Toyota Owes Grandpa Ford

Earlier this month the Lean Insider attempted to answer the question Which Lean Book is Right for My Boss? These folks ought to have the answer, since Productivity Press has published the lion’s share of important books on what we call Lean manufacturing today.
I have my favorite books on Lean, and I look forward to finding new books that will make it into this personal top 5 list. But who needs to read five books? If we would just implement 80% of what is in any one of these books we would far more good than getting a PhD in all things Lean.
Alan Mullaly is a CEO of a big American firm who is making his managers read books on Lean these days. The company is Ford Motor Company and the book is The Machine that Changed the World, according to word on the street.
Last month Mullaly made a surprise visit to Toyota in Japan, then both sides denied rumors of a tie-up. Today Toyota’s chief Watanabe told the Nikkei Business Daily that Toyota would be open to some type of alliance with Ford, if only Ford asked. That is potentially big news for the automotive world. But it is not surprising.
Ford and Toyota are soul mates in a way. The leaders at Toyota owe something to Grandpa Ford. The people that are at the helm of Toyota today got where they were because they studied works like Henry Ford’s Today and Tomorrow and took his sage advice. Here is a sampling from that book, sequenced as a Lean implementation guide:
1. First, create a plan (32)
2. Strive for simplicity (p. 13)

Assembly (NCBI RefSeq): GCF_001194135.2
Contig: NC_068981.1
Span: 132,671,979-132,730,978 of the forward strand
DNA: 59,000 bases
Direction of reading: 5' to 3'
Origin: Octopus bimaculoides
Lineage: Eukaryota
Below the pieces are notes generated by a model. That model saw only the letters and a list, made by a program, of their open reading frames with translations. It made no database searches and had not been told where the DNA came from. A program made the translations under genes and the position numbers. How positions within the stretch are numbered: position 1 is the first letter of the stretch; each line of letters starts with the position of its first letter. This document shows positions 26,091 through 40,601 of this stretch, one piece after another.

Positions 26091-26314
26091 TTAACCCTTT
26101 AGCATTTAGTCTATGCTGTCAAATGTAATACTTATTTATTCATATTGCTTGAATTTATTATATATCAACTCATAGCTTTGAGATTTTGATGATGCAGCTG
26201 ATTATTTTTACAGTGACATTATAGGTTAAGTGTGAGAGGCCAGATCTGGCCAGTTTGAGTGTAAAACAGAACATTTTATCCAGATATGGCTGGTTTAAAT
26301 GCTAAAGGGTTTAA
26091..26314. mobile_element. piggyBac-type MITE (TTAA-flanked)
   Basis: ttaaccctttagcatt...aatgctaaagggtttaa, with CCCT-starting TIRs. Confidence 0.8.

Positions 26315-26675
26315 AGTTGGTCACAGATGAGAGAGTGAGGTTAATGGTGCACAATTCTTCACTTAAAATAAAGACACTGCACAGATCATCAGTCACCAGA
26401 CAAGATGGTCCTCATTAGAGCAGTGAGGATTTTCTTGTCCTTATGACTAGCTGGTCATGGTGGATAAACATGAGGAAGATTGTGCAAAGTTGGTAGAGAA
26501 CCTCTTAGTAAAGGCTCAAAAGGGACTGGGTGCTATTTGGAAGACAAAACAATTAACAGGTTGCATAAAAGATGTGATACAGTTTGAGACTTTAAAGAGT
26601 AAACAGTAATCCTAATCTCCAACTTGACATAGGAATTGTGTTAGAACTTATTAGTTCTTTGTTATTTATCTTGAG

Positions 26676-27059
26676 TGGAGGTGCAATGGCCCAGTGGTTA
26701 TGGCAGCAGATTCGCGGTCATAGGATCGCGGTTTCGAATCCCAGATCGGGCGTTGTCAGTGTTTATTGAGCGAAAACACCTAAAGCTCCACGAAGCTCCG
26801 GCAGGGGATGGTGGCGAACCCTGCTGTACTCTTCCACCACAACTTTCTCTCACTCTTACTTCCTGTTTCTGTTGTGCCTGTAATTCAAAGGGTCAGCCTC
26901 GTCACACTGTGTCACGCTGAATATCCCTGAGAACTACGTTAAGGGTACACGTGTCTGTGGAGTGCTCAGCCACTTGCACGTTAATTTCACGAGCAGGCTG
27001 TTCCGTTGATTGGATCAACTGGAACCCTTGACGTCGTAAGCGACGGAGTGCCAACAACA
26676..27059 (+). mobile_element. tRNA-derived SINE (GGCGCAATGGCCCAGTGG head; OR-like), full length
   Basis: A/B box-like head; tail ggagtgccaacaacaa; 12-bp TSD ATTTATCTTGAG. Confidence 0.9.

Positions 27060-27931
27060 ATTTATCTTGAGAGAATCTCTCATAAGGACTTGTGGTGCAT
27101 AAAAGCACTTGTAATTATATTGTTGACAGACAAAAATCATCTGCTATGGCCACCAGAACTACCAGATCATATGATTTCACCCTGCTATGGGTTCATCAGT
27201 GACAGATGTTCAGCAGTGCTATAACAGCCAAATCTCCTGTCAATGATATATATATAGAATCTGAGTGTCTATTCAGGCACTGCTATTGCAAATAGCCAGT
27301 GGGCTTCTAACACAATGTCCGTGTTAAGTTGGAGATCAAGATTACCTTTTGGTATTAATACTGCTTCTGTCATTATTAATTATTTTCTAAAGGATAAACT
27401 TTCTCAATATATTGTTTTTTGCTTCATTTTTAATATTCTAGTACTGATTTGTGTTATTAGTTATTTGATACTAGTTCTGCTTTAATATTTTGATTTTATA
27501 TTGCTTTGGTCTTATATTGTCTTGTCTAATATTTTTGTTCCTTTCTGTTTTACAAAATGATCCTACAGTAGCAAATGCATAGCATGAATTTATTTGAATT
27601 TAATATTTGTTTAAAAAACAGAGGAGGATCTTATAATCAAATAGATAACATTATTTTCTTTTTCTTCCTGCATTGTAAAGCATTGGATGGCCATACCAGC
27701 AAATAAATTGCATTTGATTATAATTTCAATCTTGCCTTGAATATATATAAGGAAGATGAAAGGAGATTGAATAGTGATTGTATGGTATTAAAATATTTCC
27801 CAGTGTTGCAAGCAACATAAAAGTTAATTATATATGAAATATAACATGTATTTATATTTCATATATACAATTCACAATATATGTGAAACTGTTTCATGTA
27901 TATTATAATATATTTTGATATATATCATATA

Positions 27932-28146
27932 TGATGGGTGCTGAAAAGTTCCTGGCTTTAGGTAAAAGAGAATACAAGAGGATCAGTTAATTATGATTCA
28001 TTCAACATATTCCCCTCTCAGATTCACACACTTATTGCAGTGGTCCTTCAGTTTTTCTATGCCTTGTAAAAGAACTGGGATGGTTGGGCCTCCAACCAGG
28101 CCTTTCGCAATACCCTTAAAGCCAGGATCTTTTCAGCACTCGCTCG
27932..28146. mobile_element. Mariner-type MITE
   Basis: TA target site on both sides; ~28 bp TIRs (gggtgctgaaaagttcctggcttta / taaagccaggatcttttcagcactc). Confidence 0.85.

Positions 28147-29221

3. Make cleanliness a must in all areas (p. 60)
4. Constantly perform experiments (p. 17)
5. Measure work scientifically and work to make things take less time (p. 81)
6. Put people and tools in the sequence operation to minimize travel (p. 80)
7. Use standardization to strengthen processes and to drive out waste (p. 49)
8. Mistake proof designs (p. 67)
9. Automate those process that you can (p. 90)
10. Create opportunities for people to think (p. 248-250)
This is Henry Ford circa 1926, folks. It’s spooky.
Do just eight of these things. If safety, quality, delivery and cost have not gotten significantly better for you as a result, I will gladly stop by and give you another 10 ideas for you to try. And I’ll probably just get them out of Henry Ford’s book.

3 Comments

  1. Kev

    January 24, 2007 - 2:01 am

    I have Today and Tomorrow, published in 1926, still in good condition and bought off ebay for less than £5 ($7.50?). The added bonus is that it smells of library!
    I think it is very similar in style to Taiichi Ohno’s writing that Jon has very kindly translated on this site, in that it is less like the “ten steps” or tool list that seems to (wrongly) proliferate in modern writings and more of how I [Ford] think about work.
    I love it and would certainly include it in my recommendations for a reading list.
    But it is a child of its times “. . . We do not take married women unless their husbands are unable to work. . . ” so keep it in perspective.

  2. Jorge Alonzo

    July 20, 2007 - 11:38 am

    Great articles. Enlightening!

  3. Mike Johnson

    April 2, 2008 - 7:51 am

    Its a wonder that the modern FPS was modeled from TPS system, that was inspired by Henry Ford himself. It shows that most good ideas are often forgotten, and then revamped as a new idea and marketed as a cure all. But being lean is not just a good idea, but its the way of doing business if you want to stay in business. Great comparision.